# How to Show F is an Isomorphism for Polynomial Vectors?

• simpledude
In summary: I come in. :)In summary, F is a nonsingular linear operator, and F^-1 exists and is the inverse of F.
simpledude

## Homework Statement

Let V = P2(R) be the vector space of all polynomials P : R −> R that have order less
than 2. We consider the mapping F : V −> V defined for all P belonging to V , by

F(P(x)) = P'(x)+P(x) where
P'(x) denotes the first derivative of the polynomial P.

Question is: Show that F is an isomorphism from V into V

## The Attempt at a Solution

So first I showed that F is a linear operator. Now I have to show Ker F={0}
However, when I start to solve the equation, I get lost at solving
P'(x) + P(x) = 0

I know this is a basic first order linear equation, can anyone point me in the right direction?

Thanks!

simpledude said:

## Homework Statement

Let V = P2(R) be the vector space of all polynomials P : R −> R that have order less
than 2.
Do you mean degree? I don't know what you mean by the order of a polynomial. If you mean degree, then P2 is just the functions of the form p(x)= ax+ b.

We consider the mapping F : V −> V defined for all P belonging to V , by

F(P(x)) = P'(x)+P(x) where
P'(x) denotes the first derivative of the polynomial P.

Question is: Show that F is an isomorphism from V into V

## The Attempt at a Solution

So first I showed that F is a linear operator. Now I have to show Ker F={0}
However, when I start to solve the equation, I get lost at solving
P'(x) + P(x) = 0

I know this is a basic first order linear equation, can anyone point me in the right direction?

Thanks!
Not only is it a basic equation, it is even more basic applied to P2!
F(ax+ b)= (ax+b)'+ (ax+b)= ax+ (a+b). If F(ax+b)= ax+ (a+b)= 0 for all x, then a= 0 and a+b= 0. What does that tell you?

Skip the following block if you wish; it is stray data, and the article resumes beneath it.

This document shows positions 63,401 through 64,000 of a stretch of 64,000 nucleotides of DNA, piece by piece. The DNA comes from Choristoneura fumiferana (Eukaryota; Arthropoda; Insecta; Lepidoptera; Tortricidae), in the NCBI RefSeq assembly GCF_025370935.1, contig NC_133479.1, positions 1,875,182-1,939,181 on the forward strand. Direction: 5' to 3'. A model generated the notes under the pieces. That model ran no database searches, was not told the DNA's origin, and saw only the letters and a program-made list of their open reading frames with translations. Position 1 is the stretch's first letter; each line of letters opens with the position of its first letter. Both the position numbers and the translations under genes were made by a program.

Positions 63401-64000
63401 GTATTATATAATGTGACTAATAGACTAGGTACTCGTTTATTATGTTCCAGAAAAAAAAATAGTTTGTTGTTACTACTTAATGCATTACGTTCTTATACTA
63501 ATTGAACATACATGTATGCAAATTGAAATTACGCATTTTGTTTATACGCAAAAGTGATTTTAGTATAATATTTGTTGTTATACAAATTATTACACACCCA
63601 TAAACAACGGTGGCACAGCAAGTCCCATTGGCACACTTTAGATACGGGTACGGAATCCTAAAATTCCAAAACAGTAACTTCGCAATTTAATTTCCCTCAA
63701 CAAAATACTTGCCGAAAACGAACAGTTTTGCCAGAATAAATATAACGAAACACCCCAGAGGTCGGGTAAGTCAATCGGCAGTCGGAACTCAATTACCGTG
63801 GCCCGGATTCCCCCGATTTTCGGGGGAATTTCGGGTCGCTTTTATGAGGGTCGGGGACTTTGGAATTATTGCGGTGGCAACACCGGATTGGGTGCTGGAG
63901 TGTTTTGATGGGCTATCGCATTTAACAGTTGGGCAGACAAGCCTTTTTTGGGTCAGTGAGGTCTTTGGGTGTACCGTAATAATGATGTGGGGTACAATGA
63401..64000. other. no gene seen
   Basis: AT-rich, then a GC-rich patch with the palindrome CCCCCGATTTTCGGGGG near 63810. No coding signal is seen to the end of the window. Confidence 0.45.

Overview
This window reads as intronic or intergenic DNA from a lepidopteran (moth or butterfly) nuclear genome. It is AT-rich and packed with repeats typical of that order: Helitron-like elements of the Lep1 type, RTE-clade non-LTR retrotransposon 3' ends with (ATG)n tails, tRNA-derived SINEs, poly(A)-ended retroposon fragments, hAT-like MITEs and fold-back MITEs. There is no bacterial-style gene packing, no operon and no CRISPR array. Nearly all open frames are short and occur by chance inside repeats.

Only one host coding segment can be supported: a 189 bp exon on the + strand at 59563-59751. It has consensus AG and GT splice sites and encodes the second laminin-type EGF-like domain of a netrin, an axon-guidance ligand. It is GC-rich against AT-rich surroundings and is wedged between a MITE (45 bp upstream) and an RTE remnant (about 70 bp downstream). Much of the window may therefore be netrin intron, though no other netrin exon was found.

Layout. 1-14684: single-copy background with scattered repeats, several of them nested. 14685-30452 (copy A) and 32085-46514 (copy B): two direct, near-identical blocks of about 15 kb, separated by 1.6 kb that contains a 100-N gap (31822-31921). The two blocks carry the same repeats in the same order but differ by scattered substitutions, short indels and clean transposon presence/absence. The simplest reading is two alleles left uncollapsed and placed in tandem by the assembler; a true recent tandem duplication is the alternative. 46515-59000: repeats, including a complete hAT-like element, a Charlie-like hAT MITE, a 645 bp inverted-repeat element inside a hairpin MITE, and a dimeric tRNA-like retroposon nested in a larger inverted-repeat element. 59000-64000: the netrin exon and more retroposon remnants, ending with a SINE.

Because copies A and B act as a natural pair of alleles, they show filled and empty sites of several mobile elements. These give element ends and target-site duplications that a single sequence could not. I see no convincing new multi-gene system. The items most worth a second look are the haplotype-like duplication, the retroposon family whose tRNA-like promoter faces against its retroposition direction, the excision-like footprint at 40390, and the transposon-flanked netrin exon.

first, i think mean to say degree and not order
second, are you sure you don't mean, P_2(R) is the vector space of all polynomials of degree at most 2?

Let's assume this is what is meant.

so you have,

F(P(x)) = P'(x) + P(x).

so suppose F(P(x)) = 0, so
P'(x) + P(x) = 0, and this where you are stuck.{1, x, x^2} is a basis for P_2(R), so we can write P(x) = a + bx + cx^2 for some a, b, c in R.Now plug P(x) into P'(x) + P(x) = 0, and "equate the coefficients", you should get that a = b = c = 0, so P(x) = 0

edit: woops halls posted just as I did, i'll leave mine though just incase hehe

Yes I did mean degree, sorry that's how we refer to it in our class :)

Why can't I just solve P'(x) + P(x) = 0 for p(x) explicitly?
Then get something of the form p(x) = A e^-x ?

simpledude said:
Yes I did mean degree, sorry that's how we refer to it in our class :)

Why can't I just solve P'(x) + P(x) = 0 for p(x) explicitly?
Then get something of the form p(x) = A e^-x ?

P is a polynomial remember.

Ah! Thanks Dan, working it out now :)

Ok so I got a0 = a1 = a2 = 0
(I used that instead of a,b,c)

So can I say, since the only way to obtain {0} with this equation is
by a0=a1=a2=0, we see that F is indeed nonsingular?

simpledude said:
Ok so I got a0 = a1 = a2 = 0
(I used that instead of a,b,c)

So can I say, since the only way to obtain {0} with this equation is
by a0=a1=a2=0, we see that F is indeed nonsingular?

a_0 = a_1 = a_2 = 0, means P(x) = 0, so kerF = {0}, so F is injective, then it surjective because ...(i'll let you fill this in)...

Also, i guess P_2(R) was suppose to be all polys with degree <= 2 and not < 2? Make sure to check this because if it is < 2 as you say, then do as halls did.

Yeah, I just cleared it up, it is degree < 2.